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IN CONTINUUM

Crossover Prog • United States


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In Continuum biography
Dave KERZNER (ex-SOUND OF CONTACT) has announced the birth of another new rock project IN CONTINUUM upon March 19th 2018 in Miami, Florida. IN CONTINUUM, featuring Dave as the keyboardist / composer, Gabriel AGUDO as the vocalist, Matt DORSAY (bass, guitar, voices, ex-SOUND OF CONTACT) and Randy McSTINE (guitar, voices, ex-SOUND OF CONTACT, The FRINGE), recorded new material for their debut album "Acceleration Theory", in collaboration with John WESLEY (guitar), Nick D'VIRGILIO (drums) and Marco MINNEMANN (drums), and Dave's fellow Fernando PERDOMO (guitar).

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Acceleration TheoryAcceleration Theory
Soundtrack
RecPlay 2019
$16.83

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3.57 | 20 ratings
Acceleration Theory
2019

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IN CONTINUUM Reviews


Showing last 10 reviews only
 Acceleration Theory by IN CONTINUUM album cover Studio Album, 2019
3.57 | 20 ratings

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Acceleration Theory
In Continuum Crossover Prog

Review by kev rowland
Special Collaborator Crossover Team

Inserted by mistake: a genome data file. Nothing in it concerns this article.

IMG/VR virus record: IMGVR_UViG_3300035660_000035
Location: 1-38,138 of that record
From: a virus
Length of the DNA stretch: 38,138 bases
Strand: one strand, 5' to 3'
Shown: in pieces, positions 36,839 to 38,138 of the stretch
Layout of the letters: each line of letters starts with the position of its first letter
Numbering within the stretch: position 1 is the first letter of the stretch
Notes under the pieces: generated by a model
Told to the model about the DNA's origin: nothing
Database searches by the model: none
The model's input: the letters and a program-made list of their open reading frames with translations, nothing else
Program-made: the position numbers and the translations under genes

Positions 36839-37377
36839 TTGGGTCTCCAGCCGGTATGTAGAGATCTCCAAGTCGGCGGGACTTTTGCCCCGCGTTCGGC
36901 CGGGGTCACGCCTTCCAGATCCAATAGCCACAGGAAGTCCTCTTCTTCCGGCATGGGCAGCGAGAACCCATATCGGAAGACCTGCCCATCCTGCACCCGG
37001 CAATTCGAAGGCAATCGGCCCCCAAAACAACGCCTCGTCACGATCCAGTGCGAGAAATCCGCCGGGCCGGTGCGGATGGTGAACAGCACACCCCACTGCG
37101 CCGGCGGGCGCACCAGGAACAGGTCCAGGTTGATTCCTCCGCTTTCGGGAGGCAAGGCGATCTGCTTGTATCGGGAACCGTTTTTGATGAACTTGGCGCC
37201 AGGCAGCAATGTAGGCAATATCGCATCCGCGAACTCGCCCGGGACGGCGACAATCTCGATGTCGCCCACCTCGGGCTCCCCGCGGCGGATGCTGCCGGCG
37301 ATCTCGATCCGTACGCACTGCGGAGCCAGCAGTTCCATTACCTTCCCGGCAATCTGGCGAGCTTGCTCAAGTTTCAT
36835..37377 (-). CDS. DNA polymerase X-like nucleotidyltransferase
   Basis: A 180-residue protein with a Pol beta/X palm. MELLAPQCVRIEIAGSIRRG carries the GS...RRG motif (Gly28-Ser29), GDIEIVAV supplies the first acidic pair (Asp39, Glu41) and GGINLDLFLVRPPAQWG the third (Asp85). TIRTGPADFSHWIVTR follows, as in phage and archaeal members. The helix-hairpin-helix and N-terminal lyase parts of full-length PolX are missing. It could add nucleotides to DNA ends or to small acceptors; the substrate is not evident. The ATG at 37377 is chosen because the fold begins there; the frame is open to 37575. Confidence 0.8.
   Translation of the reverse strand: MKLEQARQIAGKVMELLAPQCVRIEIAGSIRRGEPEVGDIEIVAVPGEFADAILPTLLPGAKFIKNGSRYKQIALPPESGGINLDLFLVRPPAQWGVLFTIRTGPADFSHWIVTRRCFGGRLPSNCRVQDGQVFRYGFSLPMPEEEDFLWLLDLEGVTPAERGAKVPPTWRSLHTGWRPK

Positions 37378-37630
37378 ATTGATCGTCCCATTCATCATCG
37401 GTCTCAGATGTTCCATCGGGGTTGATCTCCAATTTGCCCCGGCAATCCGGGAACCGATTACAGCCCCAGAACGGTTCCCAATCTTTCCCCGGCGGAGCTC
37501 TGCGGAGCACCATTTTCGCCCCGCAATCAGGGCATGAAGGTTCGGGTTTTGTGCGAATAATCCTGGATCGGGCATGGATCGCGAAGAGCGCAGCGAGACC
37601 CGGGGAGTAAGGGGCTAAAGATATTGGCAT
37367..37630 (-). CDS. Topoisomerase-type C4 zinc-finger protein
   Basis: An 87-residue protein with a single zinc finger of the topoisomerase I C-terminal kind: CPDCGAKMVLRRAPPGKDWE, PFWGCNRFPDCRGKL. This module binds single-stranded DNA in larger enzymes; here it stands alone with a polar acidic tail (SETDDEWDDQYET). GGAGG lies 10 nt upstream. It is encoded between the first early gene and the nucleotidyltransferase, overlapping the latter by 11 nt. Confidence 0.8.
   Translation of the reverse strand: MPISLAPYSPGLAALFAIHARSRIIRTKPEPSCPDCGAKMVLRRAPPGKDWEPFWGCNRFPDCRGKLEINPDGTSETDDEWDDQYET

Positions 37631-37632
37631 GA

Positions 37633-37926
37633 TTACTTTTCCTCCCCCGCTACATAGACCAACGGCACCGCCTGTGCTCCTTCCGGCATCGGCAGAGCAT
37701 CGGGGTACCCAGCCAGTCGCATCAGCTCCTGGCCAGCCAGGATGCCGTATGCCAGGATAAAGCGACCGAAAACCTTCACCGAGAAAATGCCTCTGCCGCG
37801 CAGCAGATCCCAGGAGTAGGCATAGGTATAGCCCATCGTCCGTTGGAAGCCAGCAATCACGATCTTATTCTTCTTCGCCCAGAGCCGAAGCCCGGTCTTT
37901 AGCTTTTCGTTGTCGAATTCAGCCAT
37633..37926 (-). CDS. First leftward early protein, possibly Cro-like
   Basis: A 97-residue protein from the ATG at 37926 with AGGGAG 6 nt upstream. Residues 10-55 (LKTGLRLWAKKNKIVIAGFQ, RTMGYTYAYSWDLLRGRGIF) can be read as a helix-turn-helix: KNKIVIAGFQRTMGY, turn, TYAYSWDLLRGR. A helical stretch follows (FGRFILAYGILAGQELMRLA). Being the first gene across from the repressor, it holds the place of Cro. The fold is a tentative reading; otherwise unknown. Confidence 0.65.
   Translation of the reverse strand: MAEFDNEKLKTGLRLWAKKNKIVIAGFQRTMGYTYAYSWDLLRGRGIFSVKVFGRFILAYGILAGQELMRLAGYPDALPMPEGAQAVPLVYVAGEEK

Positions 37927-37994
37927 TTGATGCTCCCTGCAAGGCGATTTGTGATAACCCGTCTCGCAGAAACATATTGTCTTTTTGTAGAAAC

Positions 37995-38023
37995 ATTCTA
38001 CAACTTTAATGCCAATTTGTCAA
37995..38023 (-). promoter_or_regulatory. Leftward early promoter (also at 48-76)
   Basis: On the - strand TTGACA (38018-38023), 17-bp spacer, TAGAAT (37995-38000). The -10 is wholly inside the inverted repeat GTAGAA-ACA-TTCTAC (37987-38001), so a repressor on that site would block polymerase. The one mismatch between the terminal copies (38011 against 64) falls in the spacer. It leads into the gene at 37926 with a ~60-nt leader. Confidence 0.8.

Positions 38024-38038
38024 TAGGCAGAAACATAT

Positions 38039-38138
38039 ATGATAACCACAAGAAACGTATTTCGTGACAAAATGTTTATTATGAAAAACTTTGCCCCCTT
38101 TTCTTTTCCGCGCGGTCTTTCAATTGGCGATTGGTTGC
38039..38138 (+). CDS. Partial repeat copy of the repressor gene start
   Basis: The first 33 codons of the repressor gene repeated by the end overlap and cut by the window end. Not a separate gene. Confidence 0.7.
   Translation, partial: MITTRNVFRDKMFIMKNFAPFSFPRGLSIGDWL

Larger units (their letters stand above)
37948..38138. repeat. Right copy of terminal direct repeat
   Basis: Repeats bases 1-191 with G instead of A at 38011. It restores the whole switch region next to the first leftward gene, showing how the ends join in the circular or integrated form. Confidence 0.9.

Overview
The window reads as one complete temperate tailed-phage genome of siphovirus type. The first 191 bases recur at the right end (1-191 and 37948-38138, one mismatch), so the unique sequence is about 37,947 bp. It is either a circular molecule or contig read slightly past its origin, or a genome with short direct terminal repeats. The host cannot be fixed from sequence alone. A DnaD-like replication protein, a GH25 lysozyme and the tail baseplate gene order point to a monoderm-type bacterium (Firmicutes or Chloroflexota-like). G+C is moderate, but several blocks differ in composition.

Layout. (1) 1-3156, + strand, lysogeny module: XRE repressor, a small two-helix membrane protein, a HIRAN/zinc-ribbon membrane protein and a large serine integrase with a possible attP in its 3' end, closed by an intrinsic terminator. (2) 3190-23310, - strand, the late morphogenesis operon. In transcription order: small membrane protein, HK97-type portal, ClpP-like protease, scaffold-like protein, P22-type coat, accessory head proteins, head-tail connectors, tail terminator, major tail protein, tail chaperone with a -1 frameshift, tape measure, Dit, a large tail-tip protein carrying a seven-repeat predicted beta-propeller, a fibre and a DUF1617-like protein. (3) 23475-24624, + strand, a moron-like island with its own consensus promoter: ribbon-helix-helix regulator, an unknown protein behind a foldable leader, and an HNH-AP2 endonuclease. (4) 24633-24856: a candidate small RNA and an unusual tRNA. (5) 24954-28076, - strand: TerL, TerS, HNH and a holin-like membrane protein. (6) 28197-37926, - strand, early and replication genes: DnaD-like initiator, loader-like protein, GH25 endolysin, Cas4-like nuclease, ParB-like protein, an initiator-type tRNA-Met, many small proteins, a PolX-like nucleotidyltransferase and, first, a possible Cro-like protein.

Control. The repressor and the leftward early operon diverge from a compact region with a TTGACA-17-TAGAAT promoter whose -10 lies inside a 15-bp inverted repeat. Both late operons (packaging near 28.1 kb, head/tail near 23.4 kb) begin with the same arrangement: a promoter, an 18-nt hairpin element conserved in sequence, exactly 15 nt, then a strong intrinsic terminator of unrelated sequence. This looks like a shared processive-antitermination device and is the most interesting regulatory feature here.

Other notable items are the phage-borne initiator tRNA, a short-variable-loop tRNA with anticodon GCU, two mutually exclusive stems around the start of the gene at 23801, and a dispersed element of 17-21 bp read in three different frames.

4 stars Singer, keyboard player and guitarist Dave Kerzner (Sound of Contact) has started a new project with In Continuum, based around a core of himself and Gabriel Agudo (Steve Rothery Band / Bad Dreams). The concept of the band itself is that it will involve a revolving cast of musicians, almost in an Alan Parsons Project style, with different people being brought in to add different elements. For the debut that includes Matt Dorsey (Sound of Contact), Randy McStine (Sound of Contact, The Fringe), former Porcupine Tree and Sound of Contact touring guitarist John Wesley, drummers Marco Minnemann, Nick D'Virgilio (Big Big Train, Spock's Beard) and Derek Cintron along with guitarist Fernando Perdomo from the Dave Kerzner Band. Special guests on the album also includes Steve Hackett, Jon Davison (Yes), Steve Rothery (Marillion) and Joe Deninzon among others

As can be seen from the album title itself, the debut is being viewed as telling the first part of the concept, which is based on a science fiction short from Dave, set in the year 2074. The booklet is fully detailed including who plays on what song, lyrics, plus the story itself. This is a very polished album, one which I fell into the very first time I played it. There are obvious links with Alan Parsons, Steve Hackett, GTR and Asia and feels very Americanised indeed, but I mean all of this in a positive light. The songs are strong, with more than a hint of ELO at times, which they need to be given the performers who are involved. Songs such as 'I Remember' are bright and clear, with some inspired guitar at the beginning from Randy, and some stunning vocals from Gabriel. Marco is quite restrained (for him) on this track, but there are others where both he and Nik are out to show just why they are regarded as two of the finest drummers around.